• Being able to maintain control when the unexpected pops up and spooks the horses:


    It is essential that your horse remains responsive even when they are frightened or overly anxious. You can’t really bomb proof a horse for every situation but you can teach them to remain responsive and look to you for leadership in every situation. Teach them to look you for leadership and to be responsive with their head which in turns helps you control the horse when in spooks.

  • Maintaining the walk on a loose rein:


    Teaching your horse to maintain a walk while riding on a loose rein, this critical for the safety and enjoyment of both you and your horse. The horse needs to have freedom of their head to watch their step, look where they is going, and balance themselves. Trails can be rocky and uneven with unexpected obstacles such as fallen trees or branches, slippery sections with water, mud or ice. We must be prepared to navigate these types of obstacles as they are all quite common. The only safe way for you and your horse to find your way through all of these situations is at a walk, with your horse carefully looking and choosing where they puts their feet, to do this they must have the freedom to move their head without trying to increase speed.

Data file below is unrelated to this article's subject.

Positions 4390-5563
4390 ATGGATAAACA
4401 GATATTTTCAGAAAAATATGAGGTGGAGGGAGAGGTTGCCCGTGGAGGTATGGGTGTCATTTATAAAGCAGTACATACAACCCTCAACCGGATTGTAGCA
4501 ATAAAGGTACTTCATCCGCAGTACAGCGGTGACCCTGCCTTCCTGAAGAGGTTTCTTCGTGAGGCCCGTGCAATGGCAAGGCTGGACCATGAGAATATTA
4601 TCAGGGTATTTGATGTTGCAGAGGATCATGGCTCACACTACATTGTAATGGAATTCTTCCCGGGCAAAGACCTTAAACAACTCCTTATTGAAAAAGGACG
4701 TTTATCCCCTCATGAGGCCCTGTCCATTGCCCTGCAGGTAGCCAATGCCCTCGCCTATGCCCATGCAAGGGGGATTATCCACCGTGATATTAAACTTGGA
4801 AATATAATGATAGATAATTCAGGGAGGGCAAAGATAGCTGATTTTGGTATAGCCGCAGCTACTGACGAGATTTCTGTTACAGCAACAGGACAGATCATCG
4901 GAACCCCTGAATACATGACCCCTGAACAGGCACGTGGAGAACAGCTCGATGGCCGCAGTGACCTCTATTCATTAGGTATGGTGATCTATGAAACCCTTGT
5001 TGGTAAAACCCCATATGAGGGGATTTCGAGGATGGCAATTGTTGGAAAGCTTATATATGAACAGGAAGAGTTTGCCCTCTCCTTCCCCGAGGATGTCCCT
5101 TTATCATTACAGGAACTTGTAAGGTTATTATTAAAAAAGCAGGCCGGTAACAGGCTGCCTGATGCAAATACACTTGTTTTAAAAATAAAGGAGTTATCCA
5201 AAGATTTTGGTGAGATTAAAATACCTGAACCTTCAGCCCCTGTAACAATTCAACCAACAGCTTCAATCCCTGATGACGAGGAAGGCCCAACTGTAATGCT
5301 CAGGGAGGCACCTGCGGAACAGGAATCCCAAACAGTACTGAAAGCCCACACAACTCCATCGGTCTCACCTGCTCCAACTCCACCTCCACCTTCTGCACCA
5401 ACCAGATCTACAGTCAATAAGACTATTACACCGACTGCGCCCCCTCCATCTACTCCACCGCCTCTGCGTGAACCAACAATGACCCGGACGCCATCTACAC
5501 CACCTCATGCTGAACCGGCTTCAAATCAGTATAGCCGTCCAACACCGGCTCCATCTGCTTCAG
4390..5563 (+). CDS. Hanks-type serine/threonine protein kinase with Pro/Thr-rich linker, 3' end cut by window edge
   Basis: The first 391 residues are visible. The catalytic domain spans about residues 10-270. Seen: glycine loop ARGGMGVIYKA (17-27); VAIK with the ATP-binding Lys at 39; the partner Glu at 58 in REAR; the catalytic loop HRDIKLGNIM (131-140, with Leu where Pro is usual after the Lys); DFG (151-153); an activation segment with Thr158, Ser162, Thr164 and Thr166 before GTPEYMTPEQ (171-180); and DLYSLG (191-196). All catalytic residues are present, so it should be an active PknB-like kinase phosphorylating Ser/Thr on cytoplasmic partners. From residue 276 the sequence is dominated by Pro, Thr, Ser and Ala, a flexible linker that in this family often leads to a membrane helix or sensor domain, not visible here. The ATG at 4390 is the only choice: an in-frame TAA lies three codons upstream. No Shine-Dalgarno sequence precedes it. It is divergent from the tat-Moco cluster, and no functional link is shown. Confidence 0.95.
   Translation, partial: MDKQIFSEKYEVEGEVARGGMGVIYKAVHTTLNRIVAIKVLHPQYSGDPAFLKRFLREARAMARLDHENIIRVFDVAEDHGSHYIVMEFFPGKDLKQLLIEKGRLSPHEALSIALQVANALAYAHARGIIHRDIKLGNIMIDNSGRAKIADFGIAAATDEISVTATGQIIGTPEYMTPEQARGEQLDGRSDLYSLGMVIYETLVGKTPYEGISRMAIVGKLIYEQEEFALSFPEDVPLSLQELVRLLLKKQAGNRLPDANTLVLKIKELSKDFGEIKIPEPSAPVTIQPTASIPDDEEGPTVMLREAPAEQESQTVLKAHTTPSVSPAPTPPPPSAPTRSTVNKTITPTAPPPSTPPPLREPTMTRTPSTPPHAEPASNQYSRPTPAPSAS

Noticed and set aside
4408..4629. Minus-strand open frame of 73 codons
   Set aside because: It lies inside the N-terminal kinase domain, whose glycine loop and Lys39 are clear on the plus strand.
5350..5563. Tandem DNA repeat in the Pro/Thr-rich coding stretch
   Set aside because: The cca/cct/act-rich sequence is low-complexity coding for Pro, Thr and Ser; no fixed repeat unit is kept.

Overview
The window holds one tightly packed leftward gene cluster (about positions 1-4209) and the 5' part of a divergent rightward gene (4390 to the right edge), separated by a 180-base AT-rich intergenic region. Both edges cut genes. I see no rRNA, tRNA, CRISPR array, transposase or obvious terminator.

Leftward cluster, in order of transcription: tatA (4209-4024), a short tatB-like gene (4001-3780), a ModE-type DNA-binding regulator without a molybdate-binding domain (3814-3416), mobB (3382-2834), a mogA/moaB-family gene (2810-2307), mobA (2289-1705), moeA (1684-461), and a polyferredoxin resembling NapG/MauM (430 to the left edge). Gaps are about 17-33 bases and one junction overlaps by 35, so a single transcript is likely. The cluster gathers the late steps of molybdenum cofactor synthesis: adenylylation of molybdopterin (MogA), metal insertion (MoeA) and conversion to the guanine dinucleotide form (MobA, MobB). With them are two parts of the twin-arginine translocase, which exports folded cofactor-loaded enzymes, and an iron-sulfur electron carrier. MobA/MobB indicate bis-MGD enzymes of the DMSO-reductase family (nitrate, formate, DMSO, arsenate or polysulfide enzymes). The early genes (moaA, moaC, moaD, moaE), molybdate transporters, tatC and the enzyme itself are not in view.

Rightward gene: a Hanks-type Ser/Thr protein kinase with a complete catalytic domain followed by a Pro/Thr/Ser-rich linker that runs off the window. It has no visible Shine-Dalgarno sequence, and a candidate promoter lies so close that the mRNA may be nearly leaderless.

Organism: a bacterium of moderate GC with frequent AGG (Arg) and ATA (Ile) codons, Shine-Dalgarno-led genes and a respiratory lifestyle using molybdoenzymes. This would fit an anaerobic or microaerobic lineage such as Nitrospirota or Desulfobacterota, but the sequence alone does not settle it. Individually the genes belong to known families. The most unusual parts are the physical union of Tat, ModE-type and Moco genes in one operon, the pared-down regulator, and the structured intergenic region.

• Learning to relax on the trail and look to their rider for companionship:


    A tense, nervous horse never performs well on the trail. If your horse is the type that is ready to take you to the Olympics when your toe touches the stirrup it is likely that some of the things you ask for while riding to them seem like Olympic sized requests. To help relax these horses for the trail develop some small exercises that reset in their mind what your expectations are when you mount up. They need to learn that your expectation of them on the trail is virtually the same as the way they walk around their paddock all on their own.

  • Accepting leadership: